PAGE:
Caught In the Act: Fossilized Remains Of A Nesting Dinosaur

For the first time ever, scientists have found a 70 million year old fossil in China capturing a dinosaur nesting on a clutch of unhatched eggs.

AsianScientist (Mar. 16, 2021) – In a discovery straight out of Jurassic Park, paleontologists from China have unearthed a remarkable fossilized find: a dinosaur sitting on a nest of ancient eggs—some with embryos still inside. The preserved scene was documented in Science Bulletin.

The fossil in question is that of an oviraptorosaur or oviraptorid, a group of dinosaurs named for their supposed egg-stealing habits. When first described in the early 20th century, the skeletal remains of oviraptorids were typically found next to egg nests—giving paleontologists the initial impression that the dinosaurs preyed on such nests.

Over the years, brooding specimens have been found, proving that the oviraptorids were in fact the rightful owners of the eggs. What makes the current fossil so extraordinary is that the eggs still contain evidence of embryos within.

Recovered in southern China’s Jiangxi province, the fossil dates back towards the end of the Cretaceous period, approximately 70 million years ago. It consists of an incomplete skeleton of a large, adult oviraptorid crouched in a brooding posture over an undisturbed clutch of 24 eggs. At least seven of these eggs contain the partial skeletons of unhatched embryos inside.

Given these embryos’ late stage of development and the close proximity of the oviraptorid to the eggs, the team surmised that the dinosaur likely died in the act of incubating its nest.

“Though a few adult oviraptorids have been found on nests of their eggs before, no embryos have ever been found inside those eggs,” explained co-author Dr. Matthew Lamanna from the Carnegie Museum of Natural History. “In the new specimen, the babies were almost ready to hatch, which tells us beyond a doubt that this oviraptorid had tended its nest for quite a long time. This dinosaur was a caring parent that ultimately gave its life while nurturing its young.”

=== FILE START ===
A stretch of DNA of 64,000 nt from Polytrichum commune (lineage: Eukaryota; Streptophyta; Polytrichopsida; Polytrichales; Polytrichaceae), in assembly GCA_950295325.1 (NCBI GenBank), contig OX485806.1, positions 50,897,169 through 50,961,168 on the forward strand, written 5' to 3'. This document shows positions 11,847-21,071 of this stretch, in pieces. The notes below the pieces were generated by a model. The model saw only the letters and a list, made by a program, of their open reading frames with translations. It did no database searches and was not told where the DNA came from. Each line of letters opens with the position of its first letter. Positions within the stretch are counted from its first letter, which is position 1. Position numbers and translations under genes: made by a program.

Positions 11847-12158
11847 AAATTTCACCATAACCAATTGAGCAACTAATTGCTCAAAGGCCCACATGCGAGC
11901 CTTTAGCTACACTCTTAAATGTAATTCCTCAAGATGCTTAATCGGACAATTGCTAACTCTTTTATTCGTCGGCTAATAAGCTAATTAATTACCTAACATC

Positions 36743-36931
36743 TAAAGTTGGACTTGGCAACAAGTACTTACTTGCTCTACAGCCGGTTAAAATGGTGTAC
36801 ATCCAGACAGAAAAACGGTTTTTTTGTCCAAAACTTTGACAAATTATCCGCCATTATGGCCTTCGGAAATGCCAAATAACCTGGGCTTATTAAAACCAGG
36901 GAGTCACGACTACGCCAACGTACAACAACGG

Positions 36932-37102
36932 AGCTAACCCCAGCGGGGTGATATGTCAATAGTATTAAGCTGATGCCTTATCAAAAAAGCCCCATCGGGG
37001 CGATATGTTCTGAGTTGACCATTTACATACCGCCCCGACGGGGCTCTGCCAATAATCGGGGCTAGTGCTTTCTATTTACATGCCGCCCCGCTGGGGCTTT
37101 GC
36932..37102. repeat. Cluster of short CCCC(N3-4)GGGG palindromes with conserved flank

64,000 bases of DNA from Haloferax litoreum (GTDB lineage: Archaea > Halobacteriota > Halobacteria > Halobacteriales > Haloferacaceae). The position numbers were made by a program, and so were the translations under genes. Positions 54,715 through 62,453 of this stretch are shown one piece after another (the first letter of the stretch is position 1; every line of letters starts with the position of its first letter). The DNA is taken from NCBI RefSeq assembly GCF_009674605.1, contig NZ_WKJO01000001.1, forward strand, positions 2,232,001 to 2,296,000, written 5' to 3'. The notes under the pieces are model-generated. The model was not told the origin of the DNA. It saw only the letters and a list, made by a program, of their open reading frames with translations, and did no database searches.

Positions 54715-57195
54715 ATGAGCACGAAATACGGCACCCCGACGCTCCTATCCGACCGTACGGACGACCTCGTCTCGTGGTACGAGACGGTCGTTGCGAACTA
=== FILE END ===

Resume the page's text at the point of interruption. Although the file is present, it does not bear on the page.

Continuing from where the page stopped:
Lamanna and his collaborators from the Chinese Academy of Sciences (CAS) and University of Pennsylvania also determined nesting temperatures by analyzing oxygen signatures within the embryonic bones. Their findings showed that the eggs were incubated at high, bird-like temperatures of around 36 to 38°C—further supporting their hypothesis regarding the dinosaur brood’s untimely death.

Interestingly, the authors also found that although all embryos were well-developed, some appeared more mature than others and would have hatched earlier under better circumstances. This is known as asynchronous hatching, a phenomenon also seen in modern birds.

On top of all the newfound reproductive information, the fossil also provides clues to the oviraptorids’ potential diet. For the first time, researchers have found so-called ‘stomach stones’ or gastroliths within the specimen’s abdominal region. As suggested by its name, these rocks would have been deliberately swallowed by the dinosaur to aid in digestion.

“It’s extraordinary to think how much biological information is captured in just this single fossil. We’re going to be learning from this specimen for many years to come,” concluded corresponding author Dr. Xu Xing from CAS.

The article can be found at: Bi et al (2020) An oviraptorid preserved atop an embryo-bearing egg clutch sheds light on the reproductive biology of non-avialan theropod dinosaurs.


Source: Science China Press; Photo: Zhao Chuang.
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